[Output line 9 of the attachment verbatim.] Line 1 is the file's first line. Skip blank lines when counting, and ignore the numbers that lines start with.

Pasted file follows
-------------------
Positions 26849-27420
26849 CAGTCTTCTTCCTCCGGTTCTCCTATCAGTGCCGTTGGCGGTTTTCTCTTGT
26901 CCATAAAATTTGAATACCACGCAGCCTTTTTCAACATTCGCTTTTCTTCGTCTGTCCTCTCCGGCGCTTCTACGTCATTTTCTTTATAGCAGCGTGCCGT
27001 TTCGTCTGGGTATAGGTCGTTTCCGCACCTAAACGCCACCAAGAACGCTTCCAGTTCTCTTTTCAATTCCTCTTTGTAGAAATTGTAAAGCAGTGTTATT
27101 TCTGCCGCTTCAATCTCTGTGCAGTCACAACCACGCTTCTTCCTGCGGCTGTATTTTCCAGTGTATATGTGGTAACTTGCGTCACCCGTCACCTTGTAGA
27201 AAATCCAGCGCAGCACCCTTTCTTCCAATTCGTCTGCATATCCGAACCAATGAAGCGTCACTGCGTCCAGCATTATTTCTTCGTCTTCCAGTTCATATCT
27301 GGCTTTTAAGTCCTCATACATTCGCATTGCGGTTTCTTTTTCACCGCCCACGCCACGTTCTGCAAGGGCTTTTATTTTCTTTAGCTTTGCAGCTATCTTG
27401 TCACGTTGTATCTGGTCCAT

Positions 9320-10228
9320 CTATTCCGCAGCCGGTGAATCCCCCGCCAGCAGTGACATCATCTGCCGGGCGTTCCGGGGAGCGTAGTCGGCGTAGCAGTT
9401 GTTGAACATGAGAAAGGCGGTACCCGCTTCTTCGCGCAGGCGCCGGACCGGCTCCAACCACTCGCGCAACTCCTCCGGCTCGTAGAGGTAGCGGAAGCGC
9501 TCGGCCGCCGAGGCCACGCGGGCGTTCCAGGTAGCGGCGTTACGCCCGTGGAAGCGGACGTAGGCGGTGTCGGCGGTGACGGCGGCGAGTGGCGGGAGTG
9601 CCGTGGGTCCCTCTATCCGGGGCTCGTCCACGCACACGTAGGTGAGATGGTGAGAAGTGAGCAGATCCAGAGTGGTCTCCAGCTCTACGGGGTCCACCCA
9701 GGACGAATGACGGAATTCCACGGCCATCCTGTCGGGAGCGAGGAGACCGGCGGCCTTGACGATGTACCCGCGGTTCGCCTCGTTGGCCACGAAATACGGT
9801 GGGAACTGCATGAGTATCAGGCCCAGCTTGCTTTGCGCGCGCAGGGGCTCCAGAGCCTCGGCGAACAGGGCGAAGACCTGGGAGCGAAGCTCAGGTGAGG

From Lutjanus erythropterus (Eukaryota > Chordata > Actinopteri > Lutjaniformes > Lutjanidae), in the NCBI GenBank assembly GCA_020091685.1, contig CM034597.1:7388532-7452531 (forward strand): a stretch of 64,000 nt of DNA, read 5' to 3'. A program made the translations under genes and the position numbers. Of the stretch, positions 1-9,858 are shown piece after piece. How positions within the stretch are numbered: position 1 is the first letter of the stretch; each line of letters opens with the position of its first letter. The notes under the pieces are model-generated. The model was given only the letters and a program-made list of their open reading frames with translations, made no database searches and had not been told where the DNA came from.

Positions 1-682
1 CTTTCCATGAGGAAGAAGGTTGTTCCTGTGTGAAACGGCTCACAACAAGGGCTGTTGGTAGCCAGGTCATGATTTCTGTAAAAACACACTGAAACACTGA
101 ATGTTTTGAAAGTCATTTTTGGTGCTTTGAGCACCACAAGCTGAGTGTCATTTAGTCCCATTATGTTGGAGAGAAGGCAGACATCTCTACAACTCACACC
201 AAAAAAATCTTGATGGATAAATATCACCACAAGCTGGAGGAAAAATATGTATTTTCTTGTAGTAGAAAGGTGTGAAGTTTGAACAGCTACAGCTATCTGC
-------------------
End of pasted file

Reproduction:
Positions 9320-10228